A History of Athleisure
Athleisure is a trend that simply won’t die. Before its rise the worlds of fashion and activewear were kept almost completely separate, but since it became so popular they are being drawn closer and closer together and it seems there is no going back for either of them.
It’s hard to pinpoint exactly where the trend for athleisure clothing really began: before it was a fashion movement, it was a simple grassroots preference many people had for casual exercise wear. It was low maintenance, allowed people to signal their fitness through their clothing choices and perhaps most importantly, comfortable. Even at its most high fashion, Athleisure remains focussed on comfort, whether that’s a carefully engineered exercise outfit designed to wick away perspiration so you can exercise with the minimum of hardship, or a lazy Sunday morning ensemble of soft wools to allow you to relax in luxury.
Athleisure began to coalesce as a distinct look in late 2013 into early 2014, but if you had to choose a moment to call the beginning of Athleisure, October 2014 is probably the best one. This is when Beyoncé partnered up with Topshop to announce a high street Athleisure range called Ivy Park, and the word was suddenly on everyone’s lips. One particularly popular piece was Kristin Rice Studeman, writing in Vogue. She pointed out that Athletics and Leisure are really polar opposites and despite admitting a personal bemusement over the trend was forced to admit that it was taking over the world.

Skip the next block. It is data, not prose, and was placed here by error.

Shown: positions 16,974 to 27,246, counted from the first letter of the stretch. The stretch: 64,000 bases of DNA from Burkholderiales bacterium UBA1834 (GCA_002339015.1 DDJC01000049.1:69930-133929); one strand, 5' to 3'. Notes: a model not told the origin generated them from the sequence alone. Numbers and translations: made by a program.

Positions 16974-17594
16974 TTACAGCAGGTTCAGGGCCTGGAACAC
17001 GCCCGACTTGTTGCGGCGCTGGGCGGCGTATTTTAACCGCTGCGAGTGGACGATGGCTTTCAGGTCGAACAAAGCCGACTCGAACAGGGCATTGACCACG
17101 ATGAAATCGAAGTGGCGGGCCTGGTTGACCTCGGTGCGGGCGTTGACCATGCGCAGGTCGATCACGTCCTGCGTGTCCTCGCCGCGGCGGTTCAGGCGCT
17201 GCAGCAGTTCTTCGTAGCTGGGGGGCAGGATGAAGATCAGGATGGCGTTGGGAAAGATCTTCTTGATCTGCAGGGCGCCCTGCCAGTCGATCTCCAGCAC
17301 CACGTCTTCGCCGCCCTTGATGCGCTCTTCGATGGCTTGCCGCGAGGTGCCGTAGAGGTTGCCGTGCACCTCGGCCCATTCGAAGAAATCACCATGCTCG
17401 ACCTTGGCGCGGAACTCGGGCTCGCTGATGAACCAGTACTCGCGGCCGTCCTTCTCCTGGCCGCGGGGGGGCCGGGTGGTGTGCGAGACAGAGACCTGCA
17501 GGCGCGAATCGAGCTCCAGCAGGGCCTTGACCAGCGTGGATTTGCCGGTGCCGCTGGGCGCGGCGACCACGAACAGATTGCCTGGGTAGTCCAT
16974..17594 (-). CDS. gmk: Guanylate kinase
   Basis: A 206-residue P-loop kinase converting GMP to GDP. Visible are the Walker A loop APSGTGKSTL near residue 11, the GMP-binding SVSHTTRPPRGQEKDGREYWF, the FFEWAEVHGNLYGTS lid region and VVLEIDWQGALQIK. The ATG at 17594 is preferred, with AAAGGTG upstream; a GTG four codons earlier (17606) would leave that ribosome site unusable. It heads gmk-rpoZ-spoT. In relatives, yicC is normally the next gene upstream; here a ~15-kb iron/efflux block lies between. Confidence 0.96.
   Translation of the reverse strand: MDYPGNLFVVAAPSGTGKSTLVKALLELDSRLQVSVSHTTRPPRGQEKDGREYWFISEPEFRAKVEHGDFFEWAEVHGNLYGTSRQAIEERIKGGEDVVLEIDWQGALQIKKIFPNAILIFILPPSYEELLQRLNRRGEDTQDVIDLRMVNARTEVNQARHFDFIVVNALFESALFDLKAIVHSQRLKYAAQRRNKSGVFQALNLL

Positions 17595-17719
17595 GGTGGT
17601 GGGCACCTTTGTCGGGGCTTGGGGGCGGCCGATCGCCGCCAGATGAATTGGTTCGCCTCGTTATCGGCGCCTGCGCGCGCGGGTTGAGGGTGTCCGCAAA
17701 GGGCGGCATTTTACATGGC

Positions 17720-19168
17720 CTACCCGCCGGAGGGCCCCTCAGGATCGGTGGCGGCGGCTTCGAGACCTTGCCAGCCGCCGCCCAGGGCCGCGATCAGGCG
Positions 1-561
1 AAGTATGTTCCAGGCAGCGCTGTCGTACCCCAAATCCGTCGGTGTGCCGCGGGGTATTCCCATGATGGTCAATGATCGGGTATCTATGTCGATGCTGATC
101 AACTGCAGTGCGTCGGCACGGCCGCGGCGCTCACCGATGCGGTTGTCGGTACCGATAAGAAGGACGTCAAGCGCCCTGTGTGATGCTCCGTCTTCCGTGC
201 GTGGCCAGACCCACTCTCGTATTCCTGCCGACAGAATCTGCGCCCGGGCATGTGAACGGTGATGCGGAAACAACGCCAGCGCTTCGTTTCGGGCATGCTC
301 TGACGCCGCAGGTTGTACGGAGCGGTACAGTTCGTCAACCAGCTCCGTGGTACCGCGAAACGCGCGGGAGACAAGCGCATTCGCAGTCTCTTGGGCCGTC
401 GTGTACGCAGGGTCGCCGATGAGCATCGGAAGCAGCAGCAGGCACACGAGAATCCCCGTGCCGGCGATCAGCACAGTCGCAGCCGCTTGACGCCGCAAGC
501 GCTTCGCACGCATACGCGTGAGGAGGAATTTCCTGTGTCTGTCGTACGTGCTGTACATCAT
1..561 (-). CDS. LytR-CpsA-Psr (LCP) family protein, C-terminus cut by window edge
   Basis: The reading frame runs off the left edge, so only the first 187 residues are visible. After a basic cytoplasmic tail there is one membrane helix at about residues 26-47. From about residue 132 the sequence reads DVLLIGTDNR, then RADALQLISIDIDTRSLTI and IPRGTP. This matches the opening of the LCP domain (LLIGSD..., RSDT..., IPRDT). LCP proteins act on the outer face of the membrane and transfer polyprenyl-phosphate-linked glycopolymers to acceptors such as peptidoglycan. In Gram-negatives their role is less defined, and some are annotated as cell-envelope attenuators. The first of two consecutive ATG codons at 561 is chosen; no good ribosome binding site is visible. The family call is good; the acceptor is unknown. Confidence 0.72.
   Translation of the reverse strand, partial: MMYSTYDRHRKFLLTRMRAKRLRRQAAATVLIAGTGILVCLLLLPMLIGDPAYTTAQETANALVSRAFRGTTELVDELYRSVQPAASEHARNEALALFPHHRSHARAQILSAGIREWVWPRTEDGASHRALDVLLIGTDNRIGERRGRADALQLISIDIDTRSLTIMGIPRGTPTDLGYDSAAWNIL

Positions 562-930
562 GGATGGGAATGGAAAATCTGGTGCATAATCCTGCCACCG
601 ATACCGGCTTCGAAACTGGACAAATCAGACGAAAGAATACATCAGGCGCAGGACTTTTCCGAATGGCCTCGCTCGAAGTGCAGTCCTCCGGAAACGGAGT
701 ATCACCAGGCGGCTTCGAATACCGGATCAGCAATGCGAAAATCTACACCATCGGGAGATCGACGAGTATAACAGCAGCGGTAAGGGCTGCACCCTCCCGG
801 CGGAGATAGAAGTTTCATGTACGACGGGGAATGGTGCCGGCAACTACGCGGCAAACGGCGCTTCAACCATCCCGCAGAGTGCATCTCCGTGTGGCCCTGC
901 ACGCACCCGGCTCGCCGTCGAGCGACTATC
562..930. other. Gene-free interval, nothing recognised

Since then Athleisure has only bedded in: there’s no sign of it passing out of popularity. Maybe because keeping healthy is always in fashion and this lets people show their commitment to a healthy lifestyle even while keeping on trend, maybe because the clothes are simply comfortable and that will never go out of fashion.
Now, in 2017, you can buy high street Athleisure clothing as where Beyoncé’s Ivy Park lead the charge many others have followed, you can see Athleisure inspired collections from the high fashion world on catwalks and you can buy high end Athleisure clothes from small, select labels. Chinti and Parker offer some cashmere sweatpants among other things that exemplify the values of the luxury end of the Athleisure scale.